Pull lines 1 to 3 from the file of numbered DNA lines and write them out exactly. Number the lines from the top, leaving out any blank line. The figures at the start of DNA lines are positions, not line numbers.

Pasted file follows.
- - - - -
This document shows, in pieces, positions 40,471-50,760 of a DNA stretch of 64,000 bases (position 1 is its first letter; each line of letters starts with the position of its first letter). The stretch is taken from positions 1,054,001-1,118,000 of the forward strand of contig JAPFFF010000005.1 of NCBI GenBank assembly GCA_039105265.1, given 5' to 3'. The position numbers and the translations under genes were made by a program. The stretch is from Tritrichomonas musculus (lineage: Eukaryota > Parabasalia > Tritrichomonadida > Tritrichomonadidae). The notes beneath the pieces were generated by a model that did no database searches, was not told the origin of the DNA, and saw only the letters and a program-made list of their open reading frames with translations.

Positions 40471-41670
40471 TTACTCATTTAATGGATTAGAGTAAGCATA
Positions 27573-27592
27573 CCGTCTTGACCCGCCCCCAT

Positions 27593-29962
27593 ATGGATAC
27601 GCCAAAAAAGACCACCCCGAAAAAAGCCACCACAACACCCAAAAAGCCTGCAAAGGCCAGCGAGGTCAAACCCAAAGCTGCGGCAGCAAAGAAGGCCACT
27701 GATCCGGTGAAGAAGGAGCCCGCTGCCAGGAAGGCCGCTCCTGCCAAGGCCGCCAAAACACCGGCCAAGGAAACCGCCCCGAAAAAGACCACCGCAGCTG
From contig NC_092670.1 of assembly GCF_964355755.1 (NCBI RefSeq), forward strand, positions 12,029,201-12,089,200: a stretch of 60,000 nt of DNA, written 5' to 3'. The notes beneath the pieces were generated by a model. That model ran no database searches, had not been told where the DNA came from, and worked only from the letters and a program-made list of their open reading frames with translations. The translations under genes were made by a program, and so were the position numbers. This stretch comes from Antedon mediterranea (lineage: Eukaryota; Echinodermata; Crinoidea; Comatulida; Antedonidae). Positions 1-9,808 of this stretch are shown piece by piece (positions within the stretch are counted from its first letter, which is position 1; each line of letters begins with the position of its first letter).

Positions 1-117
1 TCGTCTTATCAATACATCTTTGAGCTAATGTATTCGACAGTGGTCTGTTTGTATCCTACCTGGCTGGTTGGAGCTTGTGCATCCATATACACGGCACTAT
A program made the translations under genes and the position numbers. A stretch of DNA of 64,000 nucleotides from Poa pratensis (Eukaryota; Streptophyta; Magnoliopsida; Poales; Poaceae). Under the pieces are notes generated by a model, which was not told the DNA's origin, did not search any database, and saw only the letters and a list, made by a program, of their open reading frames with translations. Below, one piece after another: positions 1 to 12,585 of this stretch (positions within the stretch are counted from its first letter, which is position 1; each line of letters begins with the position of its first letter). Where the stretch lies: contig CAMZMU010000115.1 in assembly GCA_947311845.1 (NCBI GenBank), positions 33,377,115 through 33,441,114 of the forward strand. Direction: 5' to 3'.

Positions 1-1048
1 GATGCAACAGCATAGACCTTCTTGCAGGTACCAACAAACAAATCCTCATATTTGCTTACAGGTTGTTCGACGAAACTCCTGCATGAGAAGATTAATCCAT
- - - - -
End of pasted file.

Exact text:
This document shows, in pieces, positions 40,471-50,760 of a DNA stretch of 64,000 bases (position 1 is its first letter; each line of letters starts with the position of its first letter). The stretch is taken from positions 1,054,001-1,118,000 of the forward strand of contig JAPFFF010000005.1 of NCBI GenBank assembly GCA_039105265.1, given 5' to 3'. The position numbers and the translations under genes were made by a program. The stretch is from Tritrichomonas musculus (lineage: Eukaryota > Parabasalia > Tritrichomonadida > Tritrichomonadidae). The notes beneath the pieces were generated by a model that did no database searches, was not told the origin of the DNA, and saw only the letters and a program-made list of their open reading frames with translations.

Positions 40471-41670
40471 TTACTCATTTAATGGATTAGAGTAAGCATA